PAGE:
The contract is formed when and where acceptance takes place with the exception of the "postal rule". According to that rule if the offer contemplates acceptance by post the acceptance is effective once posted. The rule is designed to remove uncertainty from the contract formation process. But a question arises as to whether the postal rule applies to contracts made via email acceptances and website contracts.

It could be argued that, if email contracting is similar to contracting by post, then the postal rule should be applied to email acceptances as well. There are indeed methods of communication such as telex that do no benefit from the postal rule as they are not considered to be instantaneous. It is therefore crucial whether email can be characterized as an instantaneous means of communication or not.11 One could argue that email is not an instantaneous form of communication because there can be gap in time between dispatch and deemed receipt. Indeed, the mere possibility of delays, incorrect addresses or technological failures may not be sufficient to create a strict rule that an email acceptance is effective at a time other than communication. Furthermore, as pointed out by Reed12, as opposed to ordinary post, there is no identifiable third party to whom the message is entrusted. If, however, email contracting can be considered as a non instantaneous communication then a questions arises as to the point of time that it should be deemed to have been sent. Shall we consider that receipt occurred at the point at which an email arrived at the service provider's server or at the point at which the email is downloaded to the recipient's computer system? Some commentators assume that the email is considered to be received at the time when it enters the offerror's ISP13, while others consider that email is received at the time the email entered the mailbox of the offeror even if he does not log into it and read the email. In any case, however, it is crucial to determine the exact point of time the offeror could access the message and download it to his computer system.

In respect of website acceptances, however, it could be argued that since there is no actual space in time between the sending and the acceptance of the offer, unlike emails, are instantaneous. Reed14 points out that, contract formation through websites is an automated process controlled by the website software. It follows therefore that email acceptances and website acceptances will not receive the same treatment. There is therefore, much greater clarity in applying the postal rule to website acceptances rather than to email acceptances. Murray, goes further to suggest that, website acceptances demonstrate the characteristics of a telephone conversation rather that a mail message and as the sender is in position to be able to determine whether their message has been successfully received the postal rule will not apply because it does not need to.15 Murray further attempts the formulation of a new rule stating that "where an offer contemplates acceptance by a non-immediate form of communication, that acceptance is effective from the time it leaves the acceptor's control." Others who suggest that this distinction between instantaneous and non-instantaneous means of communication should not be made at all.16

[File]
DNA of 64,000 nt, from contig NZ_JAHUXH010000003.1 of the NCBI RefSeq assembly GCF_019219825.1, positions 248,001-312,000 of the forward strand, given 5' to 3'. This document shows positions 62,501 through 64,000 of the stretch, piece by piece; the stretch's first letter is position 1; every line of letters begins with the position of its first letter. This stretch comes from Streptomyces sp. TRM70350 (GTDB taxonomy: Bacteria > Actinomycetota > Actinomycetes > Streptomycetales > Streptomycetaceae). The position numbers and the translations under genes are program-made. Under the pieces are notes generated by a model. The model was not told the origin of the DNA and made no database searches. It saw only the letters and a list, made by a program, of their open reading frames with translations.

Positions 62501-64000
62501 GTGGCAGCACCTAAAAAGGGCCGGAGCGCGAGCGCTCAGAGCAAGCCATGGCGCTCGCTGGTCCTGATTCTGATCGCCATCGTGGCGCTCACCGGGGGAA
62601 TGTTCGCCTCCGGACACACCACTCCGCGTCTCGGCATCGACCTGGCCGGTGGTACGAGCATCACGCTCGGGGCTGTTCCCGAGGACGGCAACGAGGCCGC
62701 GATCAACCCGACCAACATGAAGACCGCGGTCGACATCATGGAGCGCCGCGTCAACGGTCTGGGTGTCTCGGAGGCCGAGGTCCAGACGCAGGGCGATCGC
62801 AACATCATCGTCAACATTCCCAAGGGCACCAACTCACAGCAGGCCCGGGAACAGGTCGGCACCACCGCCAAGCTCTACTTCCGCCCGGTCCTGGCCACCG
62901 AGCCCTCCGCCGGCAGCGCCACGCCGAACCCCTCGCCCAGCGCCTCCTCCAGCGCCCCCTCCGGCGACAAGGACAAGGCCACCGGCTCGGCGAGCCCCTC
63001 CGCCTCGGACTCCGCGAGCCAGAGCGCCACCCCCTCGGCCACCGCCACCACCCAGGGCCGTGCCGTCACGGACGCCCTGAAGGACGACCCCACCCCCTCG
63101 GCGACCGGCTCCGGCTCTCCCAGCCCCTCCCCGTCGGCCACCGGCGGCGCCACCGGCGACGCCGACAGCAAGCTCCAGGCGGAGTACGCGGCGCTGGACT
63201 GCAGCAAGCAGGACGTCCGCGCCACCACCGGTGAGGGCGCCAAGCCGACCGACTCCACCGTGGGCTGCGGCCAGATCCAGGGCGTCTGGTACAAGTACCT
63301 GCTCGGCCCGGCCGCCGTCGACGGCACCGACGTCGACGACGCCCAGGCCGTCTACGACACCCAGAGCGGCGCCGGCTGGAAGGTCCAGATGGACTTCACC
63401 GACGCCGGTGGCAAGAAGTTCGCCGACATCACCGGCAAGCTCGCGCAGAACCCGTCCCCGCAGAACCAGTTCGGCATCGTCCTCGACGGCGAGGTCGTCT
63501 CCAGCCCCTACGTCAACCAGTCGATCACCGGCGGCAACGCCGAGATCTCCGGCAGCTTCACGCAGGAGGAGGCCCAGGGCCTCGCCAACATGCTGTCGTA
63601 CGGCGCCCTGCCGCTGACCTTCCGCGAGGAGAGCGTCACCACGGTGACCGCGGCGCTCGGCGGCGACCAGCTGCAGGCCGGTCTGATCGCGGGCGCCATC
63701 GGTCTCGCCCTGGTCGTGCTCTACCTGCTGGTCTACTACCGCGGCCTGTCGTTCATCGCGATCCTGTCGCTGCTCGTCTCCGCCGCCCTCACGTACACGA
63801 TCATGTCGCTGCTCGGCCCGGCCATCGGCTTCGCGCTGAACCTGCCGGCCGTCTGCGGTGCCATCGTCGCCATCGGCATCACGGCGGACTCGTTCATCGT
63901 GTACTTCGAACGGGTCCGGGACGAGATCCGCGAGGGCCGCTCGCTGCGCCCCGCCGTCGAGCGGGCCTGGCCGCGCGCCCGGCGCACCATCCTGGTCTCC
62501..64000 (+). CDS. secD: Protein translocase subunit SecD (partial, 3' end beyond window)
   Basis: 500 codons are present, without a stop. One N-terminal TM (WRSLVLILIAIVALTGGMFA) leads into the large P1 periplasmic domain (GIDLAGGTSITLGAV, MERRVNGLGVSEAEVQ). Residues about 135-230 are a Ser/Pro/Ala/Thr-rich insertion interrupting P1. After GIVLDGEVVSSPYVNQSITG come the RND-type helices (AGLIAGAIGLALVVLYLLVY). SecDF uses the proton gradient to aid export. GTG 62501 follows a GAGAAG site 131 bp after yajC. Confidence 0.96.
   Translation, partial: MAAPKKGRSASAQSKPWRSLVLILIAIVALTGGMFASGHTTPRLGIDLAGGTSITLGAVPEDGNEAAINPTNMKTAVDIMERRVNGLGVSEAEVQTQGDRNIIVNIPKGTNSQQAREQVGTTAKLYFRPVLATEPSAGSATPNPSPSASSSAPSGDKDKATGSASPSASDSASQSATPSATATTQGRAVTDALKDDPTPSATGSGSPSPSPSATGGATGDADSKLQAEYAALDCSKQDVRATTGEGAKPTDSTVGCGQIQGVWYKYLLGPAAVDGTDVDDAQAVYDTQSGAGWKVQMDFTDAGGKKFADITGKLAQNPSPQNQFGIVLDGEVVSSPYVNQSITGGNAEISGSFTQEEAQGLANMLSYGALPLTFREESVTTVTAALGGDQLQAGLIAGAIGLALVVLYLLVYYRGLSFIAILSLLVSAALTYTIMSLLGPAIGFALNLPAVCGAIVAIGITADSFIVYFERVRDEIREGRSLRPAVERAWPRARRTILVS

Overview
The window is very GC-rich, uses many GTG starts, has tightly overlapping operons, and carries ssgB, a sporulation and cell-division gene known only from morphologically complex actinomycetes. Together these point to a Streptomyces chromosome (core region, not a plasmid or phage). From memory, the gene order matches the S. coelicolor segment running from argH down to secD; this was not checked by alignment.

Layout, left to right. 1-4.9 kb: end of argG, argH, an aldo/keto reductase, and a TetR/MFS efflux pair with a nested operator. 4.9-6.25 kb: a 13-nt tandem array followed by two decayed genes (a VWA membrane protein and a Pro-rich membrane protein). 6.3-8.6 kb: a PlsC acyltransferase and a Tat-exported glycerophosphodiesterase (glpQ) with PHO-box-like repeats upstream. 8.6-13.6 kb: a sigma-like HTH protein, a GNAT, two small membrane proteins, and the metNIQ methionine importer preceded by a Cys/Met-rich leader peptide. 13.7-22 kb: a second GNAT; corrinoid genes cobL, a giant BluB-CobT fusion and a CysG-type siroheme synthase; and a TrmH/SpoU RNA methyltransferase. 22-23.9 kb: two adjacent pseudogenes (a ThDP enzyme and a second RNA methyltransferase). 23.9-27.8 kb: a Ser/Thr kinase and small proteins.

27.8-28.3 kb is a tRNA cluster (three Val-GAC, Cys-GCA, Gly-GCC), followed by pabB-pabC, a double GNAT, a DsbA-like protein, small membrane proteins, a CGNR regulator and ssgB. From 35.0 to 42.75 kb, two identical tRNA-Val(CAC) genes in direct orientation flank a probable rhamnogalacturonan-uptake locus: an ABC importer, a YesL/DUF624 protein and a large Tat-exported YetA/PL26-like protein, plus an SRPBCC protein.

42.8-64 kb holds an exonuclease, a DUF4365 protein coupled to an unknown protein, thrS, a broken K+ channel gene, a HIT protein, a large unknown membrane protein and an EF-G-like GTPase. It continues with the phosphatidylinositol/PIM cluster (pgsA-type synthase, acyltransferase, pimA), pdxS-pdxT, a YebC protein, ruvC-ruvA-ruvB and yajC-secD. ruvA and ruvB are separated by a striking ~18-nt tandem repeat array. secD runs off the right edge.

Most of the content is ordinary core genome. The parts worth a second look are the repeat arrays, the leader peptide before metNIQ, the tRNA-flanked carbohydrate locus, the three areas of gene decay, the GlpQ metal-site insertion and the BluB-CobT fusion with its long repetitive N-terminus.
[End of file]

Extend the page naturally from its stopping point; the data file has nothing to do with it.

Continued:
In any case, a suggestion is that, if the contract is classified as one where the postal rule applies, then the place of conclusion of the contract would be the place where the acceptor commits his acceptance and if the contract is classified as one to which receipt rules would apply, then the place where the contract would be formed would be the place where the offeror receives acceptance.

As a legal respond to the complex issue of when and where electronic messages are received, both, the Australian Electronic Communications Act 199917 and the US Uniform Electronic Transactions Act 199918 set out certain legal presumptions: time of receipt is the entry of the message into the system of the recipient but the place of sending and receipt is presumed to be the sender's and the recipient's respective business addresses.19

An alternative would be to allow the parties to agree in advance the time and place that their messages shall take legal effect. 20It is therefore possible for an online seller to indicate in his website how and when a customer will be contractually bound.

There have been several attempts to respond to the various legal issues raised by the emerging phenomenon of online contracting or to lay down a workable legal framework to generally facilidate ecommerce, include, among others, the following: